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Mushrooms at Ministik

I took a great walk through Min­is­tik Lake Game Bird Sanc­tu­ary yes­ter­day after­noon — always one of my favourite places to pho­to­graph (click here to see why). The weather we’ve had this year has been just right for grow­ing mush­rooms (warm days, lots of after­noon show­ers), and there was a fan­tas­tic selec­tion of beau­ti­ful species on show. I’ll not write too much, just post a bunch of pho­tos to inspire those of you who — like myself — have both pho­to­graphic and myco­log­i­cal ten­den­cies, to go out and find some fungi.

P.S. My mush­room ID skills are not ter­ri­ble, but do not take my word that these are what I say they are. Instead, I’d rec­om­mend tak­ing the word of Helene M.E. Schalkwijk-Barendsen in her gor­geous book Mush­rooms of North­west North Amer­ica by local Edmon­ton pub­lish­ing com­pany, Lone Pine.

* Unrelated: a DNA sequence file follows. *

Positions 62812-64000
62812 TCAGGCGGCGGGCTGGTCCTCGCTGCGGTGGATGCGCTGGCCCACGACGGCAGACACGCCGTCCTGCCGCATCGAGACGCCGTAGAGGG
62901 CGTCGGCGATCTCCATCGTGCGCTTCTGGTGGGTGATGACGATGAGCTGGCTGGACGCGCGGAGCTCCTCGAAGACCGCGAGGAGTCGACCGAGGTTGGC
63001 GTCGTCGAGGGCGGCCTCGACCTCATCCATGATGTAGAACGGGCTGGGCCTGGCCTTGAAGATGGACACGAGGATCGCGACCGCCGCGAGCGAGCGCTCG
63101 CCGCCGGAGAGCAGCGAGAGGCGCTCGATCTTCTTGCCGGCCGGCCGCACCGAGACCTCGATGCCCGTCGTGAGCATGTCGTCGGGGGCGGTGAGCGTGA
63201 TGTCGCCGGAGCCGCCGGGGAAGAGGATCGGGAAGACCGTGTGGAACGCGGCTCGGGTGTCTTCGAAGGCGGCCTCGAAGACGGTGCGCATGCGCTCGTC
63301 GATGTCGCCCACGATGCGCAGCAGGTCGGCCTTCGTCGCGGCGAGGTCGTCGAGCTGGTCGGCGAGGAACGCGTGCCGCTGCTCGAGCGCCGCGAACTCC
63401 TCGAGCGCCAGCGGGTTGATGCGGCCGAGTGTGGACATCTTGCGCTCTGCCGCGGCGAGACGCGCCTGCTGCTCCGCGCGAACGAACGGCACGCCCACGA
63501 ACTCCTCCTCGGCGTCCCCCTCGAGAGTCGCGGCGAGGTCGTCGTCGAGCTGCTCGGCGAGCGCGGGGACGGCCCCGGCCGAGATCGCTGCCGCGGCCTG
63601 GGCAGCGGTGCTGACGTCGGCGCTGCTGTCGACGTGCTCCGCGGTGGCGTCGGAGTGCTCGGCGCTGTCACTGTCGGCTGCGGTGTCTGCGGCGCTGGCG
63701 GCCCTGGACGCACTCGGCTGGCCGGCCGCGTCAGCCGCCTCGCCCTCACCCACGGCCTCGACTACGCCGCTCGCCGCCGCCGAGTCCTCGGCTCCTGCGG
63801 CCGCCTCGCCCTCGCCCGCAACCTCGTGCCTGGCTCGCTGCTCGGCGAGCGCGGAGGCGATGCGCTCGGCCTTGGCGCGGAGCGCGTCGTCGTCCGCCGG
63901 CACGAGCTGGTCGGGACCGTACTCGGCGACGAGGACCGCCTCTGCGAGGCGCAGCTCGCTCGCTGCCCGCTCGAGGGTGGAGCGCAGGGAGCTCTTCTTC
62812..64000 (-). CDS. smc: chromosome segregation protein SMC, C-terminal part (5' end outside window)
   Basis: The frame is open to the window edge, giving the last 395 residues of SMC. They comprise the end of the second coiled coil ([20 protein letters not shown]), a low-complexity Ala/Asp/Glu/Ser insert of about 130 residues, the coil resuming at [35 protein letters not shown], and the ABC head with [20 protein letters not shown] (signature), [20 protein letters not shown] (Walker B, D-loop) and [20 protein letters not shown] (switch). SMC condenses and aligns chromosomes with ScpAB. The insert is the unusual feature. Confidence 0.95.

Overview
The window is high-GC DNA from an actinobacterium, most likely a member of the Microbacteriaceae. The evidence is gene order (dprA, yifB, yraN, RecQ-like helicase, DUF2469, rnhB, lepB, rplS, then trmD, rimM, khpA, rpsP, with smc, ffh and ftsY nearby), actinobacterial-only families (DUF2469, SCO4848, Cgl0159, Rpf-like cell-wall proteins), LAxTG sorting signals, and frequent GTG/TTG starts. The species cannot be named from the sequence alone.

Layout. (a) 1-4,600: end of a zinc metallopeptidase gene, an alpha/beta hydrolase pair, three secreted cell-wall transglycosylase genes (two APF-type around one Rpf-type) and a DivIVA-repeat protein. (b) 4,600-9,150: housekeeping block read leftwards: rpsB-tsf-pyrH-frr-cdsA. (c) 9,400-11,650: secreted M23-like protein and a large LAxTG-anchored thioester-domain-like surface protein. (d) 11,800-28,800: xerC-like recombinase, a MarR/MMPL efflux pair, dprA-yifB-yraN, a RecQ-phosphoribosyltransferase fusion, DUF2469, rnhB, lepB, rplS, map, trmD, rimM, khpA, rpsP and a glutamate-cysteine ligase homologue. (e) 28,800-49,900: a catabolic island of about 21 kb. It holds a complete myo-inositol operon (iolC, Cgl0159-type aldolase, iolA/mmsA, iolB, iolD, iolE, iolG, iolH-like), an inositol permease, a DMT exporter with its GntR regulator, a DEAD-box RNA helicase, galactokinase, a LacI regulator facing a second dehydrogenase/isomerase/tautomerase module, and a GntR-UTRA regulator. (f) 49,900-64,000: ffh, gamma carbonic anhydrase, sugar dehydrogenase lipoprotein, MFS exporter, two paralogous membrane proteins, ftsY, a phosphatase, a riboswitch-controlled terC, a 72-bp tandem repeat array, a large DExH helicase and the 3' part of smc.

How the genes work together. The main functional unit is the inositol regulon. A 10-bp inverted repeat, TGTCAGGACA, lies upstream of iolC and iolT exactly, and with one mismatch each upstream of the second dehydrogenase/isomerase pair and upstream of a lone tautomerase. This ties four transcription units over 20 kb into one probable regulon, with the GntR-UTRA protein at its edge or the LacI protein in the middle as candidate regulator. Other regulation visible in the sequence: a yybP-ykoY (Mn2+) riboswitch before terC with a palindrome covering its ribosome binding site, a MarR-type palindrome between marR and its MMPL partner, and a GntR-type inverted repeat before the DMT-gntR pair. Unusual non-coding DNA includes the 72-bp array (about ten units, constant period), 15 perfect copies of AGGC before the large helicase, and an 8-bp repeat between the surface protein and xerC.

And, on that note, if you think I’ve got­ten the ID wrong on any of these or you can be more spe­cific (latin names would be great!) I would really appre­ci­ate a note left in the comments.

Oyster mushroom folds

Oyster mushroom folds

Oys­ter mush­room folds

While sit­ting at the art sale this past week­end a good friend of mine dropped by and asked me to make her a print of this image. It has been a long time since I’d looked at this pho­to­graph, but I’m glad she asked because I’m really enjoy­ing revis­it­ing it. This was one of the largest Oys­ter mush­room clumps that I’ve ever come across. I was employed doing bird sur­veys near Call­ing Lake, AB in the sum­mer of 2004, and it’s one of the best places I’ve been for pho­tograph­ing mush­rooms (and black bears). I like how I was able to fill the frame with the folds and gills of this mush­room, empha­siz­ing the organic shapes and colours. And it smelled absolutely terrific.

A folio print of this image is for sale for whatever price you think is fair. Enter amount: $